Sifnos has around 2,500 full-time residents, and most of them are intensely proud Tselementes is from the island, from the woman sweeping the halls of the cultural center to the men weighing luggage at the airport. “When people ask us which area in Greece we’re from, we say, ‘Sifnos—the island where Tselementes originates,'” says a waiter at the family tavern To Kelari, which has been serving traditional Sifnean dishes since 1988. When I asked Maria Menegaki, the chef and owner of Leonidas Restaurant in Kastro, about the festival, she replied with a shrug: “We’re proud of Tselementes. What else to say about it?”
For others, there is something more to say. George Narlis, who offers traditional cooking classes at his family farm outside the island’s capital of Apollonia, says Tselementes’s ideas about Greek cooking changed when Tselementes spent time away from the island—in those kitchens in the U.S., in Europe. And because of this, Narlis, who spent three winters learning traditional recipes with the older women of Sifnos before opening his restaurant, Nus, in Platis Gialos, says it altered the way things had always been done. Small differences, maybe, but still.
“Many of these women would pay a visit to Tselementes when he returned [to Sifnos] for vacation and give him something—some cheese, some tomatoes—and say, ‘Give me one recipe.’ And he would say, ‘Ok, what are you putting inside your revithokeftedes [chickpea balls]? What about revithada?’ The women would tell me these stories. We are a small island, and everyone learns from everyone else. So very fast, everything changed,” says Narlis.
Narlis isn’t alone in his concerns. The first Tselementes-related memory Greek food writer and journalist Aglaia Kremezi has is from her childhood, when she was in the kitchen of her grandmother’s house with her aunt. “They were correcting their recipes according to Tselementes, and they had all these feuds between them: ‘Shall we make the pastitsio the way Tselementes makes it, with béchamel, or with phyllo, as makaronopita, as it’s been made?'” she says.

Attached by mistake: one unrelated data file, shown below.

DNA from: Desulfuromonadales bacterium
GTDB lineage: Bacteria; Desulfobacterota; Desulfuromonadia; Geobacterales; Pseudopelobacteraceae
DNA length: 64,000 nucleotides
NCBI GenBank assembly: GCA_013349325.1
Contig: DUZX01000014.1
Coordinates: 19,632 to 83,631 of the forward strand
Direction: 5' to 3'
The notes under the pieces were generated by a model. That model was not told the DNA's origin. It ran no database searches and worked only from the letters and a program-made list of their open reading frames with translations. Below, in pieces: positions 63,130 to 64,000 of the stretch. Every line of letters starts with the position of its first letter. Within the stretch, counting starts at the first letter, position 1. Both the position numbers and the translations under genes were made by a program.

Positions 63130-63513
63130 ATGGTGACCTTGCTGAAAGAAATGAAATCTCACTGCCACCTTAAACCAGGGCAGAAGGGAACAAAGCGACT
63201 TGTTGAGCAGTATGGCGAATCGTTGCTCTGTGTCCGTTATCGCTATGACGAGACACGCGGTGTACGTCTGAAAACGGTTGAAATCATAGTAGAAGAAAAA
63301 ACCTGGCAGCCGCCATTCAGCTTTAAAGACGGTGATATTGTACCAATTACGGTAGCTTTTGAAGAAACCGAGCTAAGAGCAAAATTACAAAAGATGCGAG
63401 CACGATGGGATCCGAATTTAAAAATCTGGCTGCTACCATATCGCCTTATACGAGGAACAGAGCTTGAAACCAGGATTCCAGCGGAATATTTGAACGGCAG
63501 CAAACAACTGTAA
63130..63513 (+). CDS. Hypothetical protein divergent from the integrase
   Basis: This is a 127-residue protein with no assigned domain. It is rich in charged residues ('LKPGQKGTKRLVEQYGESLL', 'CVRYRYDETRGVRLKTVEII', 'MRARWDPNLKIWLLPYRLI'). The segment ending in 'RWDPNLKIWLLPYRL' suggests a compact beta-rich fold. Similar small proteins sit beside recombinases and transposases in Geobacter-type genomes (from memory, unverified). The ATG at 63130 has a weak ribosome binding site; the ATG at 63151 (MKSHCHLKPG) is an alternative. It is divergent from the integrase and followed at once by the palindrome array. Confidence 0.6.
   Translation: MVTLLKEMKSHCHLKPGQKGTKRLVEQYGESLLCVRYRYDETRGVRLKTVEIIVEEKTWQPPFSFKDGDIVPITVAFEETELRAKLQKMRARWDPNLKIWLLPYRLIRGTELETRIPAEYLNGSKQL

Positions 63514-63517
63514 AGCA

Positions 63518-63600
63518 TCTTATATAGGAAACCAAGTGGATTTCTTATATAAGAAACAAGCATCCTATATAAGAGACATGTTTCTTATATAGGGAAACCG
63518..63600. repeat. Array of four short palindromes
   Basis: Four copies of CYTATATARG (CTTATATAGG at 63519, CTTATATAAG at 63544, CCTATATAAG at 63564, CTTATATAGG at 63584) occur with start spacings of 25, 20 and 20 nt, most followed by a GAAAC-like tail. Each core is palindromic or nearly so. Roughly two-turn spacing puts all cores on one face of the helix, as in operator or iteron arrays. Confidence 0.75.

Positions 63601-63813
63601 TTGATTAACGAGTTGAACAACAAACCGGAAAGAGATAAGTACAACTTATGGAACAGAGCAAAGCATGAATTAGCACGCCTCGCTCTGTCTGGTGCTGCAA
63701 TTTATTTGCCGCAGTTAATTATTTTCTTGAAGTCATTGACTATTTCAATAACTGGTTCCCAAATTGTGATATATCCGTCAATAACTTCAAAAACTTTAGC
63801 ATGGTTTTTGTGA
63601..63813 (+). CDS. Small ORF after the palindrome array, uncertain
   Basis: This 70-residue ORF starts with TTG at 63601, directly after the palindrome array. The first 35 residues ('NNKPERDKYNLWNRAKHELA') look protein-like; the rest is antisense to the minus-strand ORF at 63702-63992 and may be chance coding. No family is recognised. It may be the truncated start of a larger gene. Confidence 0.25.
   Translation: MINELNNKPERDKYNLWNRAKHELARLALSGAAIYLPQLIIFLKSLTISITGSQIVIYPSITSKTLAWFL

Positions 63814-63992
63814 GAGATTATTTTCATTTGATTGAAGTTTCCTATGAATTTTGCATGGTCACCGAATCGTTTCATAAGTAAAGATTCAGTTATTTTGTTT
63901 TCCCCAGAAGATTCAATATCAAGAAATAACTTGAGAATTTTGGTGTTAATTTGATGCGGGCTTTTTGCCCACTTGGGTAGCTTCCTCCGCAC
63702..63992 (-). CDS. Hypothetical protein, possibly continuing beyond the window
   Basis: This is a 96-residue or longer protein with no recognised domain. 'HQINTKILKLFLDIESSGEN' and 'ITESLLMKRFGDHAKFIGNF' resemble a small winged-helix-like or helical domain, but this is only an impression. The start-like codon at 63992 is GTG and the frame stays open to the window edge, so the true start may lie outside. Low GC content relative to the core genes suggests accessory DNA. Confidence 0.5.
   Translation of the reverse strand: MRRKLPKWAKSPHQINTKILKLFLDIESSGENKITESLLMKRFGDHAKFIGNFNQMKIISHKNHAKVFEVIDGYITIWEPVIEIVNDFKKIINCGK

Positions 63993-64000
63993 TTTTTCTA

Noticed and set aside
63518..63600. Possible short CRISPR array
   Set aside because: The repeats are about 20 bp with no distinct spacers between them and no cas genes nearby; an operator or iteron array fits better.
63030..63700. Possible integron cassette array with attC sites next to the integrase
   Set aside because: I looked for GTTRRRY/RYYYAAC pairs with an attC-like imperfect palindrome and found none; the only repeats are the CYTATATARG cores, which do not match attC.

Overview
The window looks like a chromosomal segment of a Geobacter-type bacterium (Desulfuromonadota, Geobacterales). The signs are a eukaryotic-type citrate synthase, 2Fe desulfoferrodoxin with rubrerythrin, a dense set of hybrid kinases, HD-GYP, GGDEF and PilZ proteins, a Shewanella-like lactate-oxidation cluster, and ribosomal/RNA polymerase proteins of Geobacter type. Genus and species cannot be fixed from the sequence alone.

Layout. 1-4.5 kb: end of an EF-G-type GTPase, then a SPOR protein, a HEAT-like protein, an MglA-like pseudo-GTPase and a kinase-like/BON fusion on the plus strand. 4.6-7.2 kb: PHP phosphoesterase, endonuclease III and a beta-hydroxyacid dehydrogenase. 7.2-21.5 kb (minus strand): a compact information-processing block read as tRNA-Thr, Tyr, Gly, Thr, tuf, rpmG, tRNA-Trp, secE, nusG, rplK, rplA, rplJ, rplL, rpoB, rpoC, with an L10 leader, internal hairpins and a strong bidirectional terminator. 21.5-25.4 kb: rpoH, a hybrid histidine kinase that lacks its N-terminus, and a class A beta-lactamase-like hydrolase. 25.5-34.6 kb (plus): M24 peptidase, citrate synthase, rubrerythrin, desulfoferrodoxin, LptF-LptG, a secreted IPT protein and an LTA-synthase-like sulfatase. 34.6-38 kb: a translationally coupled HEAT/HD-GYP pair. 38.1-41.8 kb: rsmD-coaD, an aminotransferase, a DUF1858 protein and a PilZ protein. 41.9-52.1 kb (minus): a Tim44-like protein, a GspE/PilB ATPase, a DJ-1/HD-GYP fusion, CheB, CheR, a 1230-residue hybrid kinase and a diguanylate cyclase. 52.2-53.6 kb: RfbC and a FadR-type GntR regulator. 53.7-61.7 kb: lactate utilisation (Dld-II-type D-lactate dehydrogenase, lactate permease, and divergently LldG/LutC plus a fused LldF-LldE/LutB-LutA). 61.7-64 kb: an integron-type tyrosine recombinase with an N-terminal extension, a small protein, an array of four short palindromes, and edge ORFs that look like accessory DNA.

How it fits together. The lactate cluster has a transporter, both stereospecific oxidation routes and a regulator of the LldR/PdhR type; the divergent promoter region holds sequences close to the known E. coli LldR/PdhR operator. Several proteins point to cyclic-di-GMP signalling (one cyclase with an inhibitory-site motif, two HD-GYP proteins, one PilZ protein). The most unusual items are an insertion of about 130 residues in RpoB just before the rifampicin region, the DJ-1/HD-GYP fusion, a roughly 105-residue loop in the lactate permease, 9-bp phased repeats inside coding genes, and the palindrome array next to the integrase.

Since then, Kremezi, who has written multiple cookbooks and runs cooking classes at her home on the island of Kea, has become one of Tselementes’s biggest critics. “I heard about how these recipes demoralized the cooks, especially urban Greek cooks. They thought they had to follow his steps and forget the simpler things they used to cook. In the beginning, when I started saying these things [criticisms], people—including my family—would say, ‘How dare you say things like that. Tselementes is the best thing that ever happened to Greek cooking.'”
“I don’t dispute that he was a talented cook,” continues Kremezi, who says she thinks moussaka is Tselementes’s best contribution to Greek cooking. “But I don’t find his recipes very inspiring. And I don’t know how things would have evolved if he wasn’t such a big influence.”
Lila Karapostoli, the author of Traditional Tastes of the Aegean and founder and culinary manager of the Athens-based cooking school Mathimata Mageirikis, says many of Tselementes’s changes were the result of his personal taste.
“Nutrition as a cook’s obligation to bring both good taste and health to people, excellent service techniques and manners for housewives, light cooking by avoiding greasiness and over-spiciness are principles continuously mentioned in his book,” she says. Karapostoli, who calls Tselementes one of the “first visionary cooks in Greece,” says that while she believes he left a great legacy to Greek people by refining some of the country’s cooking methods, it had a ricochet effect: because traditional cooking methods were often cast aside, whatever was not registered in books, articles, and research became hard to remember and uncover.
Still, she doesn’t blame Tselementes for this. “I always felt that modernity steps on tradition, otherwise the future is not possible,” she says. “It is our duty to have recorded, registered, and kept all the traditional elements of our culture and exercise them in our daily lives, so they are not forgotten in the future.”
Ilias Mamalakis, one of Greece’s foremost culinary experts, who has studied Tselementes, agrees. “People accuse him of distorting tradition, which is wrong,” he says. “The kitchen evolves.”